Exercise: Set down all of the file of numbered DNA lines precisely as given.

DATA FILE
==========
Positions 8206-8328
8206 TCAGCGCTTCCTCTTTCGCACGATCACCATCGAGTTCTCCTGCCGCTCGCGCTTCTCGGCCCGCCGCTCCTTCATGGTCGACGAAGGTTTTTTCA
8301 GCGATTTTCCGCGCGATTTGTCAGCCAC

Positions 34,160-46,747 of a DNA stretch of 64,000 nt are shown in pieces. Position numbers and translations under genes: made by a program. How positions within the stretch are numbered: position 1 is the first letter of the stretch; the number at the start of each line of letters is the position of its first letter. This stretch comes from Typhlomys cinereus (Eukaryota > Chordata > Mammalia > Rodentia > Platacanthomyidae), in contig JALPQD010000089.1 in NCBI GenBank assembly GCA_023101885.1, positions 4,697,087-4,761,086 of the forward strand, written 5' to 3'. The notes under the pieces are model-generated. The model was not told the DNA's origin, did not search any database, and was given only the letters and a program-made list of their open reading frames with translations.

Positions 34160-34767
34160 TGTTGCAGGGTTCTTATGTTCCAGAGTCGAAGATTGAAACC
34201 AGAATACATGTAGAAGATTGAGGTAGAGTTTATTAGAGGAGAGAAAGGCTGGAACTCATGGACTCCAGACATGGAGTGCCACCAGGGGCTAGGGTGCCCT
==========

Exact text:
Positions 8206-8328
8206 TCAGCGCTTCCTCTTTCGCACGATCACCATCGAGTTCTCCTGCCGCTCGCGCTTCTCGGCCCGCCGCTCCTTCATGGTCGACGAAGGTTTTTTCA
8301 GCGATTTTCCGCGCGATTTGTCAGCCAC

Positions 34,160-46,747 of a DNA stretch of 64,000 nt are shown in pieces. Position numbers and translations under genes: made by a program. How positions within the stretch are numbered: position 1 is the first letter of the stretch; the number at the start of each line of letters is the position of its first letter. This stretch comes from Typhlomys cinereus (Eukaryota > Chordata > Mammalia > Rodentia > Platacanthomyidae), in contig JALPQD010000089.1 in NCBI GenBank assembly GCA_023101885.1, positions 4,697,087-4,761,086 of the forward strand, written 5' to 3'. The notes under the pieces are model-generated. The model was not told the DNA's origin, did not search any database, and was given only the letters and a program-made list of their open reading frames with translations.

Positions 34160-34767
34160 TGTTGCAGGGTTCTTATGTTCCAGAGTCGAAGATTGAAACC
34201 AGAATACATGTAGAAGATTGAGGTAGAGTTTATTAGAGGAGAGAAAGGCTGGAACTCATGGACTCCAGACATGGAGTGCCACCAGGGGCTAGGGTGCCCT